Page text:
Kim Jong-un blasts officials, orders action on 5-year plan

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Kim Jong-un blasts officials, orders action on 5-year plan

North Korean leader Kim Jong-un delivers an address at a plenary session of the Workers' Party Central Committee held Monday, according to this state media photograph. [YONHAP]

North Korean leader Kim Jong-un delivers an address at a plenary session of the Workers' Party Central Committee held Monday, according to this state media photograph. [YONHAP]

 
North Korean leader Kim Jong-un derided officials for their "passive and self-protecting tendencies" at a party plenary session Monday, ordering a redoubling of efforts towards a five-year development plan, state media reported.
 
The 8th ruling Workers' Party Central Committee's plenary session was convened to hone the details of an economic blueprint introduced at a rare party congress last month, according to the North's official Korean Central News Agency (KCNA).
 
Presiding over the meeting, Kim delivered a report blasting the state's economic guidance organs for their soft-pedaling on setting economic goals for the year, KCNA's English-language report said.
 
Kim commanded a "serious study" be made towards "thoroughly overcoming negative elements obstructing the socialist construction at present," calling for further consolidation of the party on organizational and ideological terms, while "enhancing the militant function and role" of party institutions.
 
Such rhetoric has become a routine in Kim's public addresses since last year, when he made several concessions of the regime's economic shortfalls.
 
The year 2020 proved to be an annus horribilis for the North, which faced a trifecta of calamities starting with trade tying up due to Covid-19-related border restrictions, intense typhoons in the summer and continued strain brought on by international sanctions.
 
The party congress in early January, the second such event in several decades, was held to set a new five-year economic plan and shore up unity ahead of what is expected to be sustained hardships down the line.
 
Following up on the objectives outlined during the congress, Kim's report on Monday detailed production targets for the country's steel and chemical industries, along with other key industrial sectors such as transport, construction, light industry and commerce, according to KCNA.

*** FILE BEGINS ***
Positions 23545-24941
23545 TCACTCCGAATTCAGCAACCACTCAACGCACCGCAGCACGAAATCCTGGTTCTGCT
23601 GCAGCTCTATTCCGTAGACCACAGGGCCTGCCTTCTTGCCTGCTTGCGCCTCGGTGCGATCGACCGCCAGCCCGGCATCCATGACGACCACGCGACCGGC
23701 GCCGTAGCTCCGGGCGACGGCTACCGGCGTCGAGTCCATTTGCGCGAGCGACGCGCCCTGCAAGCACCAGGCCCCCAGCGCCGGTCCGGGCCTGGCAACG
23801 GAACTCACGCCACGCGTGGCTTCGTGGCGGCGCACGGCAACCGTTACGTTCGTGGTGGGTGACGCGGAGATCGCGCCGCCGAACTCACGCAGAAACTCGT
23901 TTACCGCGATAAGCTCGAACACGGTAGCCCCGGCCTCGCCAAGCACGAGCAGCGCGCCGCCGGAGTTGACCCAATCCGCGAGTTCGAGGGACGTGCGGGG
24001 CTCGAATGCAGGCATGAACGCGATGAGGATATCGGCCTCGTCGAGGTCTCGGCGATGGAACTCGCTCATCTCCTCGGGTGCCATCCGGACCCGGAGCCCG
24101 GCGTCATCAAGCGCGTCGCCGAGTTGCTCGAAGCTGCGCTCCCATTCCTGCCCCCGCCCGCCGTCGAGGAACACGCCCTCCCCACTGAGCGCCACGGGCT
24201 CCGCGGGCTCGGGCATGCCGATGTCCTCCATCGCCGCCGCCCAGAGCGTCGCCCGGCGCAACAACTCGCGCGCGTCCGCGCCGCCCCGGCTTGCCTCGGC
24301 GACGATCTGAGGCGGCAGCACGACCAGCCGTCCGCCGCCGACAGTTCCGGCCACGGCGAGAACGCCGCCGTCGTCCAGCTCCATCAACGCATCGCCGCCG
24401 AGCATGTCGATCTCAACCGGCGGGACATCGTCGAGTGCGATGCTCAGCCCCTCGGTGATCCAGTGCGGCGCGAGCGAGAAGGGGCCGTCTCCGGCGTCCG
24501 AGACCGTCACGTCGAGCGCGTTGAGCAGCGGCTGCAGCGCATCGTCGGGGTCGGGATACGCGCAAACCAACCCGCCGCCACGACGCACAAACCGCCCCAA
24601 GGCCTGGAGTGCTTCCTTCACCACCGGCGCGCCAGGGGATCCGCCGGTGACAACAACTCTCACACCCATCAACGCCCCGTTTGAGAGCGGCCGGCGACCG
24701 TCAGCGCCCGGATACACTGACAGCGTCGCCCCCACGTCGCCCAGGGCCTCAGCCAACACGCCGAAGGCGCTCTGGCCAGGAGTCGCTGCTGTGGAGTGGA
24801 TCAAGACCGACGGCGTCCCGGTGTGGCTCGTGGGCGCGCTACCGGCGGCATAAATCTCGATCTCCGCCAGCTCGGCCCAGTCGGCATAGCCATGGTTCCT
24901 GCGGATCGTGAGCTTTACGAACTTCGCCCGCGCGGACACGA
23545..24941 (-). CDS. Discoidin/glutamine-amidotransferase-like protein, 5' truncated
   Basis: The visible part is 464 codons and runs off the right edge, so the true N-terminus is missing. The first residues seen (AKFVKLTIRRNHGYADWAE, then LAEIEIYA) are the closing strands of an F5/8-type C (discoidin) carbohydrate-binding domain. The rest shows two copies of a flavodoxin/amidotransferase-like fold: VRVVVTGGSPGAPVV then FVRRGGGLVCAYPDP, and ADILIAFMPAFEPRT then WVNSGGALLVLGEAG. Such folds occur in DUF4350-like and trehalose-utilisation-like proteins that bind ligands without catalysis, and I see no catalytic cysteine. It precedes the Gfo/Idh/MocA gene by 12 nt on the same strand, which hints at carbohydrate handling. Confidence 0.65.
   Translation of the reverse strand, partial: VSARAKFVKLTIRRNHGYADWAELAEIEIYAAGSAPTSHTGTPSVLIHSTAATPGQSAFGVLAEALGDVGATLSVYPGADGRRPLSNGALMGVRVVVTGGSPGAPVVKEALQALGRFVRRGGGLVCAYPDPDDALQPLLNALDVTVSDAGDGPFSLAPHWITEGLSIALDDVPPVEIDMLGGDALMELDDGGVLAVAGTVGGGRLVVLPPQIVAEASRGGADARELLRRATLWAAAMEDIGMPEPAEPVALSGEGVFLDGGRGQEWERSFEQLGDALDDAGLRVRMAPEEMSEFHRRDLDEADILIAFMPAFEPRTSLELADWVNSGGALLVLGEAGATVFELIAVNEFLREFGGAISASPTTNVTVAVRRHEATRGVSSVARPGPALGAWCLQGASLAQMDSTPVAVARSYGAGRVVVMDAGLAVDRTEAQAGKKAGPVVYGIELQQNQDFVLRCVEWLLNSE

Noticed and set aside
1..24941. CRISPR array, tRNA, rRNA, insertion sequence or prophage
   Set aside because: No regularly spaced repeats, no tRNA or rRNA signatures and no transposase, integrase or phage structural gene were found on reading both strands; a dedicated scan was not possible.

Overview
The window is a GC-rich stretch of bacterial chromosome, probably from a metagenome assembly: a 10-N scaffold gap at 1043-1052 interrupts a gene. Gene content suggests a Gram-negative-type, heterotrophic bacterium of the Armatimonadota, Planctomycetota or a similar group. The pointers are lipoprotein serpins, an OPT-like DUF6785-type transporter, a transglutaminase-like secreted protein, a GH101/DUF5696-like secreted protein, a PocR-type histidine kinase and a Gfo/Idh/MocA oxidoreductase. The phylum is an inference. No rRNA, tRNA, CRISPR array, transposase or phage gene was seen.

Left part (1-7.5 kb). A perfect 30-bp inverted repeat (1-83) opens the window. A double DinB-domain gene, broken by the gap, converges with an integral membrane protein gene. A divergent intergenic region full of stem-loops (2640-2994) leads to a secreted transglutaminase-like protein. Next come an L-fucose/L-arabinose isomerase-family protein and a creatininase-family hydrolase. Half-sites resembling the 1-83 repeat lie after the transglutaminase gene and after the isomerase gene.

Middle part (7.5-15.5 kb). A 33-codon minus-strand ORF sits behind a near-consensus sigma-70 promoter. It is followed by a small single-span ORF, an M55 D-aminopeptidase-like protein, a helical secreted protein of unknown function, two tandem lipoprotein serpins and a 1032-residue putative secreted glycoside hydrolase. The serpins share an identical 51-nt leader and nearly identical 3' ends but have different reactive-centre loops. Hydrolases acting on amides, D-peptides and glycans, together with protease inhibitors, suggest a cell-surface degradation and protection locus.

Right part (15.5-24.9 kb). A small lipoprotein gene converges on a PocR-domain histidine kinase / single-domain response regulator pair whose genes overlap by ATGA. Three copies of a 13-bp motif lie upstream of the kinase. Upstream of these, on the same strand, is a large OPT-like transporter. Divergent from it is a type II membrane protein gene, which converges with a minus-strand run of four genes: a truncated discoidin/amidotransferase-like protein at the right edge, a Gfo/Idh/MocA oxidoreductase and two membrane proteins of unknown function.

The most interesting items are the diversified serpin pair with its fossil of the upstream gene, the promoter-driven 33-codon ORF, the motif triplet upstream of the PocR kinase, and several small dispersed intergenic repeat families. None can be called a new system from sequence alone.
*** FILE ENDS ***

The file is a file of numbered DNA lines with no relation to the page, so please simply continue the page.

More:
Participants of the meeting, ranging from Central Committee members to leading party ministerial cadres and provincial officials, unanimously approved the leader's agenda and then "reproached themselves" for their failures so far in carrying out the new five-year plan, KCNA added.
 
Experts in Seoul noted Kim's continued attention to economic matters even after January's congress suggested the dictator aims to strengthen his direct authority over the economy, in contrast to the relatively more hands-off approach of his predecessors.
 
The fact that officials overseeing all levels of the economy, from planners down to factory managers, partook in the meeting suggests Kim is exercising tight control over implementation of the five-year plan starting from year one.

 
Kim is likely to go on to address some of the other objectives set during January's congress, including the regime's continuing nuclear and ballistic missile development and foreign policy toward the United States.
 
The KCNA said Monday's plenary meeting would continue on, hinting that the event would be a multiple-day event, unlike most previous party central committee sessions.  
 
Following the party congress last month, Kim foreswore any further negotiations with Washington until it called off its "hostile policy" toward Pyongyang, and said that the North would augment its nuclear arsenal without interruption in the meantime.
 
But the chance that the new Biden administration would roll back on a pressure strategy toward the regime has proven slim, with top U.S. officials — including Secretary of State Antony Blinken — hinting at additional sanctions.
 
Such measures, however, could very likely push Pyongyang toward resuming nuclear and long-range missile testing and plunge the peninsula back to a state of intense military tension as seen in 2017.
 
BY SHIM KYU-SEOK   [shim.kyuseok@joongang.co.kr]
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